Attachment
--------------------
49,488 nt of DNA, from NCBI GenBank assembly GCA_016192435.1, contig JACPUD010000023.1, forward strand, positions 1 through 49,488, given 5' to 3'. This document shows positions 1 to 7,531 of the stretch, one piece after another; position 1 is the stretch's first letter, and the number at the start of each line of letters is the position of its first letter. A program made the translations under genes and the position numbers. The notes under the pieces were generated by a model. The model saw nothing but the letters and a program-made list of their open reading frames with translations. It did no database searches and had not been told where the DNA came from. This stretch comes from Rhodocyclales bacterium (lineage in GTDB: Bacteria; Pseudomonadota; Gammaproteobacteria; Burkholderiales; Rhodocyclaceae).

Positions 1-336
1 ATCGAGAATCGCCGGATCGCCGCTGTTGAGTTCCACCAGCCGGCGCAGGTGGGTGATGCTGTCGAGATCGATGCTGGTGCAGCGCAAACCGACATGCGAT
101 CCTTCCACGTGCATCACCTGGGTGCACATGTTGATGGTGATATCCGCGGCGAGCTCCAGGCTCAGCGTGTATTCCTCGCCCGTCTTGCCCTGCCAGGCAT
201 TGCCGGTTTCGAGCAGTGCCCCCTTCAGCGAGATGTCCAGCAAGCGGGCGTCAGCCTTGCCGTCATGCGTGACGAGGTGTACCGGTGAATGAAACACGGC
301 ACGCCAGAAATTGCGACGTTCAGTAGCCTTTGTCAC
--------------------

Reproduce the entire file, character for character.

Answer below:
49,488 nt of DNA, from NCBI GenBank assembly GCA_016192435.1, contig JACPUD010000023.1, forward strand, positions 1 through 49,488, given 5' to 3'. This document shows positions 1 to 7,531 of the stretch, one piece after another; position 1 is the stretch's first letter, and the number at the start of each line of letters is the position of its first letter. A program made the translations under genes and the position numbers. The notes under the pieces were generated by a model. The model saw nothing but the letters and a program-made list of their open reading frames with translations. It did no database searches and had not been told where the DNA came from. This stretch comes from Rhodocyclales bacterium (lineage in GTDB: Bacteria; Pseudomonadota; Gammaproteobacteria; Burkholderiales; Rhodocyclaceae).

Positions 1-336
1 ATCGAGAATCGCCGGATCGCCGCTGTTGAGTTCCACCAGCCGGCGCAGGTGGGTGATGCTGTCGAGATCGATGCTGGTGCAGCGCAAACCGACATGCGAT
101 CCTTCCACGTGCATCACCTGGGTGCACATGTTGATGGTGATATCCGCGGCGAGCTCCAGGCTCAGCGTGTATTCCTCGCCCGTCTTGCCCTGCCAGGCAT
201 TGCCGGTTTCGAGCAGTGCCCCCTTCAGCGAGATGTCCAGCAAGCGGGCGTCAGCCTTGCCGTCATGCGTGACGAGGTGTACCGGTGAATGAAACACGGC
301 ACGCCAGAAATTGCGACGTTCAGTAGCCTTTGTCAC